steampunk

How The Skylark Got Her WINGS

Those Who Would Kill A King by Archia

Those Who Would Kill A King by Archia

In a WWI alt-history fantasy, the first female Glider pilot becomes a reluctant vigilante to escape capture behind enemy lines. Disguised and armed with a stolen rocket pack, she becomes the infamous Skylark and changes the course of a war where the poor and downtrodden are the only ones to pay the price.

 

Reuts Publications, publisher of my upcoming The Accidental Turn Series, has just announced that we have also signed another three-book deal for The Skylark’s Saga.

So. Wow… wow.  Well, I know what I’ll be doing for the next two years. Two three book deals. How cool is that?

Are you all excited? I am very excited. Nervous, yes, but happy. Very, very happy.

The story of how The Skylark’s Saga came to be is this:

I moved to Toronto in 2007, did my MA, and made some author friends. In that time I wrote and polished Triptych, and in April 2009, pitched it to Dragon Moon Press. While they were reading it to decide if they wanted to sign it (they did, and it came out to great critical acclaim in 2011) I, like the dutiful author I was, began a new novel.

Or tried to write a new novel, at least. Over the next two years I started and stopped a few books, finished one and promptly shelved it, and in general spent a lot of time spinning my wheels and trying to figure out where I wanted to direct my career. I wrote and published The Dark Side of the Glass, but none of the novels I wrote or came up with were what my then-agented was looking for.

In 2010 I looked at my new author-type friends Lesley Livingston and Adrienne Kress and thought, “Gee, this YA thing is taking off in a bigger way than I thought it would. I can… I can do that, can’t I? I can write an action/adventure Chosen One love story in an alternate world with a YA protag. How hard can it be?”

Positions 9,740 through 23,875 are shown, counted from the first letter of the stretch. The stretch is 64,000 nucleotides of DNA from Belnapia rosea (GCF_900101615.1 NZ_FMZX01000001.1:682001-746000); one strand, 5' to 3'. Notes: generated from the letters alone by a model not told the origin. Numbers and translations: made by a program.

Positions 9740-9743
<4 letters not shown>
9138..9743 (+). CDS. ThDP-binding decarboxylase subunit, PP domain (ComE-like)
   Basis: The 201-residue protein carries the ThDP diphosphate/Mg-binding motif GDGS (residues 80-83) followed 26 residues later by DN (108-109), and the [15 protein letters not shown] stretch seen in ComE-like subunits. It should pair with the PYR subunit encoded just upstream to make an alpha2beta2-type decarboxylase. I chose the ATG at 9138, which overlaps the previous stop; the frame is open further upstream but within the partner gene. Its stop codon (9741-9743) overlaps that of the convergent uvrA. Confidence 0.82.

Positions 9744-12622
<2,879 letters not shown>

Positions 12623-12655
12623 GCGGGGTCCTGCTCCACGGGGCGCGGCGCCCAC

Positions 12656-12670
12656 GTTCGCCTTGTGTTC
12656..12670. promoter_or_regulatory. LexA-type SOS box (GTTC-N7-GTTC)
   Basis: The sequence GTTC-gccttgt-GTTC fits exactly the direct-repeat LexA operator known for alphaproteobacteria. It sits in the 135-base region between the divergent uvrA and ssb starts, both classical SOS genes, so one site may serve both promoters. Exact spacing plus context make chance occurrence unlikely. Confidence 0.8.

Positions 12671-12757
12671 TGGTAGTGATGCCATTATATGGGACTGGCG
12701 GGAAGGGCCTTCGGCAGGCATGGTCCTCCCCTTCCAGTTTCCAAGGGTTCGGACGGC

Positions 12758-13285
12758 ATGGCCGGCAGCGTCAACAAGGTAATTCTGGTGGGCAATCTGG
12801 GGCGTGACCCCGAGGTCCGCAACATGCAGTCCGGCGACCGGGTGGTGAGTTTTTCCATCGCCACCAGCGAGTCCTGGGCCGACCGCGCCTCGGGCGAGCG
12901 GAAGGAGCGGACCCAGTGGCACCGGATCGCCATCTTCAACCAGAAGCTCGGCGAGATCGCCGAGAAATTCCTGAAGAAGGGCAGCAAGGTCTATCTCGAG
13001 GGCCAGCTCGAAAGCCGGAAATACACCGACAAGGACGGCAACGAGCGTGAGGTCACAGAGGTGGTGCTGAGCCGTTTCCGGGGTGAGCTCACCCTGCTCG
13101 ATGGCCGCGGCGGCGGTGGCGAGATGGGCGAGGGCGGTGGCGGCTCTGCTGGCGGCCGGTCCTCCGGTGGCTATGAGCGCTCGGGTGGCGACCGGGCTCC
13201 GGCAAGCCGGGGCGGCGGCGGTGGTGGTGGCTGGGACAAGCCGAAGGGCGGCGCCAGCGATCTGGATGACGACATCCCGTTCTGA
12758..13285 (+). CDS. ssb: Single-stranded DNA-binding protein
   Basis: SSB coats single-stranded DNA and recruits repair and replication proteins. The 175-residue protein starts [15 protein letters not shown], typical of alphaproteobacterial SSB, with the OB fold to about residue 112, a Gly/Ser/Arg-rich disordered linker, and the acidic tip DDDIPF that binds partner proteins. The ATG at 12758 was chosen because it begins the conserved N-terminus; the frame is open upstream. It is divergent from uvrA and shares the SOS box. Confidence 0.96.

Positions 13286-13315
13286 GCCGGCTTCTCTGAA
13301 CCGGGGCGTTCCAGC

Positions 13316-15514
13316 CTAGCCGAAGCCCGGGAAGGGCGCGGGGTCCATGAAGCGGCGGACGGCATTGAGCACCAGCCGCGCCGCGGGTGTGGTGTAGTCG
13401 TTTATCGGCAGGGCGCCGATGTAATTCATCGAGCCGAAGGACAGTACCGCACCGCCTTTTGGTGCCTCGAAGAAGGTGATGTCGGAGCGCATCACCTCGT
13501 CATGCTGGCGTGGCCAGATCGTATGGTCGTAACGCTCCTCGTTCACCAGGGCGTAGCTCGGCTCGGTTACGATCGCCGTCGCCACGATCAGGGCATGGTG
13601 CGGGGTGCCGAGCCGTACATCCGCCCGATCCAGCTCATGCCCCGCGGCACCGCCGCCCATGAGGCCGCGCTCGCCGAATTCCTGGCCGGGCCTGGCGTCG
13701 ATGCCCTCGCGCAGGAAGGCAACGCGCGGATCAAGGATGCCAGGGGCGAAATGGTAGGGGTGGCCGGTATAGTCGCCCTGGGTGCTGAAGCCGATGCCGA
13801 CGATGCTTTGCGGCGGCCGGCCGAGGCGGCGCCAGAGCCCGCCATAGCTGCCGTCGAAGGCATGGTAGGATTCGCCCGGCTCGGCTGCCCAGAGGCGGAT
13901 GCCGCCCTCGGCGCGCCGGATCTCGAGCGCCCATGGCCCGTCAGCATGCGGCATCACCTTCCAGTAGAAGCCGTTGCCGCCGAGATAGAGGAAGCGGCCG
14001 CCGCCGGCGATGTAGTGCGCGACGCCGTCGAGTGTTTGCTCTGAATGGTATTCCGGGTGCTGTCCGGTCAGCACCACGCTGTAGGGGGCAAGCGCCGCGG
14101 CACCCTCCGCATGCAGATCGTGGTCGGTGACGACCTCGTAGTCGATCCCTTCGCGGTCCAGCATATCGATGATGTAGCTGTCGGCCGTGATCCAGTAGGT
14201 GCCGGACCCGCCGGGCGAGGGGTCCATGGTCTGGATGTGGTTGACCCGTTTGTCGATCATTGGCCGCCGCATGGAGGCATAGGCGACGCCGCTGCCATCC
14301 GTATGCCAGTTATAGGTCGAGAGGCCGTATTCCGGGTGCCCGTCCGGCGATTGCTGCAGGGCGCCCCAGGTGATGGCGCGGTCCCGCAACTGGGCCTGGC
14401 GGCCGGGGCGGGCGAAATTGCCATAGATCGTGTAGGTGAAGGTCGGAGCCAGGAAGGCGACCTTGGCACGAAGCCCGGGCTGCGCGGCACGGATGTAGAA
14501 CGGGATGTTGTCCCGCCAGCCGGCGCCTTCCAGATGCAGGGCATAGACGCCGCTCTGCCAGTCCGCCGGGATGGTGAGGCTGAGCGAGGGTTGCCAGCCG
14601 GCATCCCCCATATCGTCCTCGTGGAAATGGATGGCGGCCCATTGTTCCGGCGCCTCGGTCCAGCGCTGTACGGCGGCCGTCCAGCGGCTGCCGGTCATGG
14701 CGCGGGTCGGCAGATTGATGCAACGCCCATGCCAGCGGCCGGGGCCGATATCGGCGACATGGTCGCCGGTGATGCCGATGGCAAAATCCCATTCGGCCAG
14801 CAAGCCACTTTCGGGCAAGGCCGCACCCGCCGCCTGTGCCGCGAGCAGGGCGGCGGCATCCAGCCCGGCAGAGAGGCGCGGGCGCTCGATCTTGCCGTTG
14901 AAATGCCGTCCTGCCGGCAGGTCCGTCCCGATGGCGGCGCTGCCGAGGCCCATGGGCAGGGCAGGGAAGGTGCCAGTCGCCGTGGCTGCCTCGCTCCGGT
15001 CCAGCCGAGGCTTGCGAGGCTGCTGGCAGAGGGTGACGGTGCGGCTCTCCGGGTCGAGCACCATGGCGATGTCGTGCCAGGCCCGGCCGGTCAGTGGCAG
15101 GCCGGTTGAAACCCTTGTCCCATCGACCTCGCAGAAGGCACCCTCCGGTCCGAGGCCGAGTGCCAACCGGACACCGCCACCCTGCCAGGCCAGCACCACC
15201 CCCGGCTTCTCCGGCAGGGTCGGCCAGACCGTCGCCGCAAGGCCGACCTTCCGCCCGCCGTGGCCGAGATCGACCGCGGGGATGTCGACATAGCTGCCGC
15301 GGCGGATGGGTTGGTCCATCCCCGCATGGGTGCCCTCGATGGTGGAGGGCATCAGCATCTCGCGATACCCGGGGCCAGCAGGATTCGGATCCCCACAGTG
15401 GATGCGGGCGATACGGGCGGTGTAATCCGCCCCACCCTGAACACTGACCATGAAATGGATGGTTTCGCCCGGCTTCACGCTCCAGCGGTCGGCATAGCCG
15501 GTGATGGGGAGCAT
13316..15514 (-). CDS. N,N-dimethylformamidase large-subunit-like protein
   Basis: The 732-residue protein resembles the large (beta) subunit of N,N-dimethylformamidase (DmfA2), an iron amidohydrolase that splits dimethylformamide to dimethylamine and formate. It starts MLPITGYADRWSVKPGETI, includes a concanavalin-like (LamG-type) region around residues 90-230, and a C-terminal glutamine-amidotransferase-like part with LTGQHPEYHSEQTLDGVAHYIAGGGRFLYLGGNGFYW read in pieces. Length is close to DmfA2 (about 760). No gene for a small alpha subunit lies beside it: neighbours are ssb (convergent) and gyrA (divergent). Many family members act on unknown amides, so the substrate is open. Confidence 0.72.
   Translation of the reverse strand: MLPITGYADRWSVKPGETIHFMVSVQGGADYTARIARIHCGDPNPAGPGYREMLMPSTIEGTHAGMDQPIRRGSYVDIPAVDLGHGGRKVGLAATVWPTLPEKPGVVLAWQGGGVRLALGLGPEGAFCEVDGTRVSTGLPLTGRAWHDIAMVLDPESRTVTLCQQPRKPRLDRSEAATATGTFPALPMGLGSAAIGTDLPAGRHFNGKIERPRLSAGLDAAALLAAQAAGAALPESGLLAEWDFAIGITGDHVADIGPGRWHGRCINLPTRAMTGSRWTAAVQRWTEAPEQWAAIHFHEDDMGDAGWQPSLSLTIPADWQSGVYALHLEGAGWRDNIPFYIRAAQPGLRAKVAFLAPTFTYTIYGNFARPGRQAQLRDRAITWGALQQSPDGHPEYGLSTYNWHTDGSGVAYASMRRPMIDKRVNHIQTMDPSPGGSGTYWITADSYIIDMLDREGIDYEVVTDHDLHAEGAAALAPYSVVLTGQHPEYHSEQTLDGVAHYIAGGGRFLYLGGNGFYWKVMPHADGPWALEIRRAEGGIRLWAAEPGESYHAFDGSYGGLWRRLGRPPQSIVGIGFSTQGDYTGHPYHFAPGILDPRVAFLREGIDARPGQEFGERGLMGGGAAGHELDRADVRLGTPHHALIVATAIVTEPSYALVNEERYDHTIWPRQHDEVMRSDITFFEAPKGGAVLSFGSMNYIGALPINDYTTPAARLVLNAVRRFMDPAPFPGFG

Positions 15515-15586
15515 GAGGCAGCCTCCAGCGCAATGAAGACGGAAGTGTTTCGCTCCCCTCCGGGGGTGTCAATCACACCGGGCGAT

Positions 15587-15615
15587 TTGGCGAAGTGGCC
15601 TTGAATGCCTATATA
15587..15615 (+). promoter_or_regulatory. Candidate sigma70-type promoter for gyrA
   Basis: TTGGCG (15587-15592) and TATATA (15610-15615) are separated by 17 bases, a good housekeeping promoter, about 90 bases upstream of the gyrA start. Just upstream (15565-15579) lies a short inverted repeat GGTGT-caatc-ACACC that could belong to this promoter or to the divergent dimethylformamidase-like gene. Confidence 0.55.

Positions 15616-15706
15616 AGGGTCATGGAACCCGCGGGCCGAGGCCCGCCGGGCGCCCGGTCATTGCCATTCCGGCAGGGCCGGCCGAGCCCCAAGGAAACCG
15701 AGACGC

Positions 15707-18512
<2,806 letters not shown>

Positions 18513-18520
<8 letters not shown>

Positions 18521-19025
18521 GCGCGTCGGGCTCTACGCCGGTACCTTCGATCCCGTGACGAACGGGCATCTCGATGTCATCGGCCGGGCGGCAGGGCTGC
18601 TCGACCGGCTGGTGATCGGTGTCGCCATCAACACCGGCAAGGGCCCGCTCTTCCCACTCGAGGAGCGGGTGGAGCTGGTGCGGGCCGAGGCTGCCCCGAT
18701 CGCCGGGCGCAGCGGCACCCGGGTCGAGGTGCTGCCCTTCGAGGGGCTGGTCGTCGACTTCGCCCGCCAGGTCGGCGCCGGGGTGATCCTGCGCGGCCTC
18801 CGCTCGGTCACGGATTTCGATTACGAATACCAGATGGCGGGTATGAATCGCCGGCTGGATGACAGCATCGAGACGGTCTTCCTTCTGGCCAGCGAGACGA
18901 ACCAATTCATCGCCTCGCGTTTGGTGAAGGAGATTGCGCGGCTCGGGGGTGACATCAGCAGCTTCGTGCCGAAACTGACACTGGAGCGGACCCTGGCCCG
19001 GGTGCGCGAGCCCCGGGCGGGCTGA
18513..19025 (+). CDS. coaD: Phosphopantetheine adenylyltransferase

(In retrospect: turns out? YA is really effing hard. I have so much respect for YA writers. So much. I was barely a teenager when I was a teenager, so trying to get back into that mindset was difficult for me.)

So, with this idea that I wanted to write my first YA book, I began looking for ideas.

Then of my friends, during a particularly inebriated party at a Steampunk convention in mid-2011, dared me to make up a story based on the costumes/personas of the people in the circle who were drinking with us. I did. It was about a mechanic-turned-vigilante, a brothel madam spymaster and her hired muscle, an evil king, and a debonair bounty hunter. And the next day another friend said to me, “You know, that was a good idea. You should write that.”

I wasn’t sure I agreed, but you never know until you try, right? So I tried.

Eventually I had to shift around some of the personas, and swapped some of the characters, but in the end I think it actually made for a good story. More than that, there was definitely enough story there to keep the narrative going into a series.

Right around when I finished the book was when I was starting to look for an agent. Now that I had the leverage of the award-nominated Triptych and the help of my editor to connect with some bigger agencies, it was a much different experience than when I had been shopping Triptych my first novel.  I sent the book around, and got a handful of requests for partials, and about five requests for fulls. Three of the agents wanted The Phone Call.

I scheduled three phone calls, and took them sitting the hall outside of my day-job office.

One agent offered straight up; one agent offered pending revisions. One agent (Laurie McLean)  said that she was considering offering pending revisions. However, she said (in a very warm and motherly way, which I thought was very good of her) suggested that if I had an agent who loved the book enough that he was willing to sign me and work with me on the revisions, that I might be better to go with him. That, she explained, was proof of an agent really loving a book – that they loved it even when it wasn’t ready yet.

So, I signed with him.

Of course, I didn’t realize that he would want me to change everything about the book.

He thought the girl was too feminist; that my prose was too issue-laden (he kept saying, “No, write me something like Triptych” which, if anyone’s read it is the most issue-laden book I’d ever written); thought I should turn my protagonist into a boy or make her prettier; didn’t like “that Victorian romance nonsense – if they’re gonna do it, they should just do it“; seemed okay with how I made her religious, even if it was a made-up religion, but was sometimes snide about it; didn’t like that there wasn’t originally a romance in it at all and really didn’t like it when I explained that “getting a man isn’t actually the be-all and end-all of every girl’s existence, you know. Especially when she’s a vigilante wearing a rocket pack and spending her nights dodging bullets.”